– Fail fast. I’ve already talked about having the courage to fail. But while you’re at it, don’t waste everyone’s time. When it’s not working, pull the plug. Several years ago I moved my whole family out of Washington, DC to take on a leadership role in the Midwest for my firm. We loved living in Chicago, had great neighbors, settled our kids into great schools; but I wasn’t the right guy for the role. Sure, there could have been things done better on all sides of the situation, but at the end of the day it wasn’t going to be work — so I pulled the plug. Was my ego bruised (see Colin Powell rule #3 above)? A bit. But in the end, it became another example of achieving greater success from embracing and learning from the key elements of the failure.

And finally,

– Thank the troops. We sometimes take too much credit for our own successes. It’s a team effort. The “Top Gun” goes nowhere if the aircraft’s engines aren’t tuned to combust at the proper temperature, the fuel transfers asymmetrically from the internal or external tanks, the radar doesn’t transmit, the gun jams, the ejector racks fail, or any other one of myriad show-stoppers that could happen if any single maintenance tech fails to do his or her part of the mission prep. Gratitude goes a long way. We often mistakenly equate success with great leadership. But take a good look behind the so-called leaders — if the troops aren’t following them … look out!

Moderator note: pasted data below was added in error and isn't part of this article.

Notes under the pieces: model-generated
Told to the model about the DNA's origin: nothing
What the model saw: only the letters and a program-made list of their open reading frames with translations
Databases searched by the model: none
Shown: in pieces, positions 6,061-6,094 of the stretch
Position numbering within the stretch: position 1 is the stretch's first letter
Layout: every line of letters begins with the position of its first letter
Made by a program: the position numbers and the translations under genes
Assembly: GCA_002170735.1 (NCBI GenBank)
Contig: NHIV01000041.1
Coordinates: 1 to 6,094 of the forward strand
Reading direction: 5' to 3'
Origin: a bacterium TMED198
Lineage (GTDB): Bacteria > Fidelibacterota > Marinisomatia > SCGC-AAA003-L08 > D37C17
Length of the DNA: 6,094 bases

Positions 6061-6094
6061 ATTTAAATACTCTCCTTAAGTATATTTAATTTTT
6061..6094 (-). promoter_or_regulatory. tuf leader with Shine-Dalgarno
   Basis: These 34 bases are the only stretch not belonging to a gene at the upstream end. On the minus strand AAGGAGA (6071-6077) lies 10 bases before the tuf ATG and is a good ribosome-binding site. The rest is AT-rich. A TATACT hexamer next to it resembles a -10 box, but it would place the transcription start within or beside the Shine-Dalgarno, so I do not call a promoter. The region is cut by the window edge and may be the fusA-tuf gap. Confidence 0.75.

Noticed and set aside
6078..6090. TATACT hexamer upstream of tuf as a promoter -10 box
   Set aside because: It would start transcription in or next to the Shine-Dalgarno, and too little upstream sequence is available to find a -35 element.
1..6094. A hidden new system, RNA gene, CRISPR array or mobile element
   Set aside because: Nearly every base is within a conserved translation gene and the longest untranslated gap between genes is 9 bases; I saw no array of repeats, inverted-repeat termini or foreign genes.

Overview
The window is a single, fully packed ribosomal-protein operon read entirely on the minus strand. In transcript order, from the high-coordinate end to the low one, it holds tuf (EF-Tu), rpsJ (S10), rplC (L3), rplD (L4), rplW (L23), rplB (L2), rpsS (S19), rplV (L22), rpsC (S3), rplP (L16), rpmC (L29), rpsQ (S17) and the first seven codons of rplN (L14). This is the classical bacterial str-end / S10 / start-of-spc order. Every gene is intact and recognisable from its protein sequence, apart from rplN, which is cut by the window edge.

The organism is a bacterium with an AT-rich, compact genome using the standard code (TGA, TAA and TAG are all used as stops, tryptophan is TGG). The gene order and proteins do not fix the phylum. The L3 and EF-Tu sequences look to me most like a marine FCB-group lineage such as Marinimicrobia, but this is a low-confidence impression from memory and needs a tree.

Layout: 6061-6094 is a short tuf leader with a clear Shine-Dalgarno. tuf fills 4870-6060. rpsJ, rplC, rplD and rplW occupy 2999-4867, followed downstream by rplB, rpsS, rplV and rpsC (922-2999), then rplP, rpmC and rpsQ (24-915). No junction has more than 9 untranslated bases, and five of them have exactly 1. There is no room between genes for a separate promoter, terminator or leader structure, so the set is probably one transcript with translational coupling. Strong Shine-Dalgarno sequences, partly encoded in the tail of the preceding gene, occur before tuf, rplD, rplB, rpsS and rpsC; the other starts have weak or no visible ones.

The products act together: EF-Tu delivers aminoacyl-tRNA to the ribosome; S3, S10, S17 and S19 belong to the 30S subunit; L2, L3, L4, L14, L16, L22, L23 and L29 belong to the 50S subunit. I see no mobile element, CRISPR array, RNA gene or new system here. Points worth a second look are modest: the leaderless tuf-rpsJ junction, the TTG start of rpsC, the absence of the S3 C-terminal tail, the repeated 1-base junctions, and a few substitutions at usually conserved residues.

Do you think your experience in the military helped prepare you for business? Can you explain?